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How Much Sand Do I Need for Pavers?

A man installing bricks with sand as base.

I remember the first time I heard about “pavers”. My dad was a pool designer in southern California, and he was telling me about how he and his team were putting pavers in a client’s driveway. I heard the word and thought “pavers” meant they were paving an asphalt road. “A black driveway? That seems odd for a residential neighborhood,” I thought. I soon learned what pavers actually looked like, and I loved them! 

Related: Types of Bricks | Mallet vs Sledge Hammer | Can You Put Pavers Over Concrete?

If you’re looking to give your driveway or backyard a makeover, consider pavers. They are a durable alternative to concrete. While they take longer to install, they are less expensive and have endless design options depending on how they are laid out.

A skilled worker installing bricks for driveway.

To install pavers properly, you’ll need a lot of sand to hold them in place. When planning out how much sand you’ll need for your pavers, it depends on whether your pavers are for pedestrian use or vehicular traffic. So if it’s just in your backyard, you can say pedestrian, but if it’s in your driveway where cars will be regularly bearing weight, you’ll want to install them with traffic in mind. 

This difference is important because it will determine the size of the base course. Most builders will tell you that for pedestrian use, the base course will need to be 3-4 inches, and for vehicle use it will need to be 4-6 inches. 

Once you’ve determined the use of the area where pavers will be installed, you’ll need a 2” leveling course of sand to set the pavers. And then, on top of that, you’ll need joint sand to lock them all in. I told you that you would need A LOT of sand, didn’t I? 

When purchasing sand, it is calculated in yards of material. The supplier you purchase from will be able to do the math for you, but the basic formula to calculate sand and gravel is square feet (SQF) divided by 80 divided by X inches of coverage: SQF/80/inches = X yards of sand.

A house backyard with beautiful brick landscape.

So, for example, let’s say you have 1,000 SQF of pavers and you’re doing this in your backyard, where you’ll only need a base course of 4 inches, and another 2 inches for leveling, so 6 inches total. Plugged into our formula, 1000/80 is 12.5 yards, and then divided by 6 (inches) is 2.08 yards of sand (or gravel) needed. So you’d know you need at least 2 yards of sand, plus more joint sand to lock it all in. Who would have thought so much math was involved, right?

Some suppliers will sell sand by the ton, and in that case you just multiply the yards by 1.5 to calculate the tonnage. I suggest finding a contractor or mason who can help you calculate your sand needs, to ensure your math is correct and you don’t buy the wrong amount of materials.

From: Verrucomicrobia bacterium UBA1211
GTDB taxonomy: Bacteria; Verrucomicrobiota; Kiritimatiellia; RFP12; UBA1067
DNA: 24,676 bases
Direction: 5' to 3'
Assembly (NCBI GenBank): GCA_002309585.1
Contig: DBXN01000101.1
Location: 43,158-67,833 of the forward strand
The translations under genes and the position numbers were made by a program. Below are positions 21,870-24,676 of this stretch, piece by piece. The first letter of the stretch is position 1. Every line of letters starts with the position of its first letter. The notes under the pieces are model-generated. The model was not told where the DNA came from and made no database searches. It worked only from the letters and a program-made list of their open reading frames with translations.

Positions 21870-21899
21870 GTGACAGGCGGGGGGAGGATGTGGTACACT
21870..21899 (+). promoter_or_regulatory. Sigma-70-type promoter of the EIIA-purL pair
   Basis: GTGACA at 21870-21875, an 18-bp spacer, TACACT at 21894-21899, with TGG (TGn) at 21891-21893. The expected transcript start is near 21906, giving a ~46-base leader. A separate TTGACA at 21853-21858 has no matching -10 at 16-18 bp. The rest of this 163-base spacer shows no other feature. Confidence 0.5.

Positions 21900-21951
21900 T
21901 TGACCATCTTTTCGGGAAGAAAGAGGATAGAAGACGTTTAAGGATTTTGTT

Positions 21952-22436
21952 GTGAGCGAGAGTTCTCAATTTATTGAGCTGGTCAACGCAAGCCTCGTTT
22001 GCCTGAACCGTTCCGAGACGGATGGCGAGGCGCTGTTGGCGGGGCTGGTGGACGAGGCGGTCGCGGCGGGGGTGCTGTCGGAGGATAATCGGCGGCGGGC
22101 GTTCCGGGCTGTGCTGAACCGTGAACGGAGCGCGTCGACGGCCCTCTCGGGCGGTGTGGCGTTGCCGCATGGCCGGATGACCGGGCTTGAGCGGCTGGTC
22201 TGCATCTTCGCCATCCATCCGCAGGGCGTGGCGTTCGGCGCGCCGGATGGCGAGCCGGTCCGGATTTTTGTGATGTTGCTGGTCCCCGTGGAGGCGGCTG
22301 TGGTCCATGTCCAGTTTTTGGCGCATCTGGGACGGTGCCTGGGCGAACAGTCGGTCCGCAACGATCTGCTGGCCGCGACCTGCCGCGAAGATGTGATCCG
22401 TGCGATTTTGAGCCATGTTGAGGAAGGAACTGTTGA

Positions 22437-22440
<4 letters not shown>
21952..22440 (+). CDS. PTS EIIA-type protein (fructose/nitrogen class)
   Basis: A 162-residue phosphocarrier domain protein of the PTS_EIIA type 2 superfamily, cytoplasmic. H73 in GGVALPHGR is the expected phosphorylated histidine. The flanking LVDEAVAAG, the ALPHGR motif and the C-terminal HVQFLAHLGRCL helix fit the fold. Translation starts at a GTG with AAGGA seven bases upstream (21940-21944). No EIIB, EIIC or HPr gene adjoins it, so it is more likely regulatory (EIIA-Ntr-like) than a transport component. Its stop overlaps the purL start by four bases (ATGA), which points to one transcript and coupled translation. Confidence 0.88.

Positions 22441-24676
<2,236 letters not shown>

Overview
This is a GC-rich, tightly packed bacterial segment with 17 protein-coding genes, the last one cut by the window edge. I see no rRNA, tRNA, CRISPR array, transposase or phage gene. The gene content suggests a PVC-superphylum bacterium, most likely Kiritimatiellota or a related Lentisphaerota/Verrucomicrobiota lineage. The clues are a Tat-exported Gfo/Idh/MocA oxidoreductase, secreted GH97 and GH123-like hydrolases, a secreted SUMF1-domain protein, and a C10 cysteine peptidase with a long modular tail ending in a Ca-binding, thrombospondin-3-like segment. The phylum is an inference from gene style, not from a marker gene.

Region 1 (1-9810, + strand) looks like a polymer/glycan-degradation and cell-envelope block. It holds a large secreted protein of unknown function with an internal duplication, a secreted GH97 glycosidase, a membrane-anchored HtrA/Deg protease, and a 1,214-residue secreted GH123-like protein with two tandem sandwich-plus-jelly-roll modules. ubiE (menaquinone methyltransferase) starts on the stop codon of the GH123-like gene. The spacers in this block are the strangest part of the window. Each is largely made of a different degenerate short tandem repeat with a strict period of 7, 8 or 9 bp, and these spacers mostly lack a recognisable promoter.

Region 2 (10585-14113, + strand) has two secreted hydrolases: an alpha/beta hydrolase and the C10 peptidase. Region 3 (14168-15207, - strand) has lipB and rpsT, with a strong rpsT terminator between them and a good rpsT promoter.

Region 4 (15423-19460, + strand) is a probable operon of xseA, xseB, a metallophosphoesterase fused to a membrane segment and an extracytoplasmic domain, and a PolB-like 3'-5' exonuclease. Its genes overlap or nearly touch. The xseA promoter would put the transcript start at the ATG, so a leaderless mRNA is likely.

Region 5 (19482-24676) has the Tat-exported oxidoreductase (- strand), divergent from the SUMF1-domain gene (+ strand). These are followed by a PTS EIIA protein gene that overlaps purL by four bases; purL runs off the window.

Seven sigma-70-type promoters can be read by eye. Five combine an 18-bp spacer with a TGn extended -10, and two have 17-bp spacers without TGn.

What are you landscaping with pavers? A pool? Your driveway? A garden? Let me know in the comments.


Working with pavers can be daunting, I know. Here are some other common questions I get asked about sand and pavers.

How long will pavers last?

A park with worn out paved road.

Pavers are incredibly long-lasting, and in my opinion look better than solid poured surfaces because they are less likely to crack. Obviously, the more it’s driven on and used, the more wear and tear it will receive. A properly installed and maintained concrete paver driveway can last anywhere from 25 to 50 years. 

Are pavers hard to maintain?

Plan to clean and reseal your pavers every three to five years. Each spring, you can use a coarse-bristle “stable” broom to sweep them and keep them looking brand new. It’s a simple spring-cleaning task that will pay off beautifully in the long-term. You can also power-wash your pavers to clean them, just be careful while doing it. You’ll need to apply a sealant afterward to maintain its durability. 

Are pavers worth the money?

Different types of bricks displayed on a store.

Pavers are more expensive to install (as opposed to pouring a slab of concrete) but they maintain their visual aesthetic over time much more effectively than concrete slabs, and they last longer, so you won’t need to reinstall them the way you would with concrete. There is also more versatility with the way you can design the layout of pavers.

Concrete is more expensive to replace, so if you’re planning to be in your home for the next 20 years, then I would say yes, pavers are worth it. You can also install pavers over concrete, so if you’re still on the fence, you can always add them in later down the road.

Is stamped concrete better?

A man installing brick pavers with gravel as base.

Stamped concrete isn’t necessarily better, it just depends on what your budget is and the appearance you’re going for. Stamped concrete is less expensive, and the color can be adjusted on site. However, pavers are much stronger than stamped concrete because they’re more resistant to changes in weather temperature (the freeze-thaw cycles). 

I hope my answers are helpful, and I’m sure there are more details you want to know. What other questions do you have for me about pavers? Let me know in the comment section below.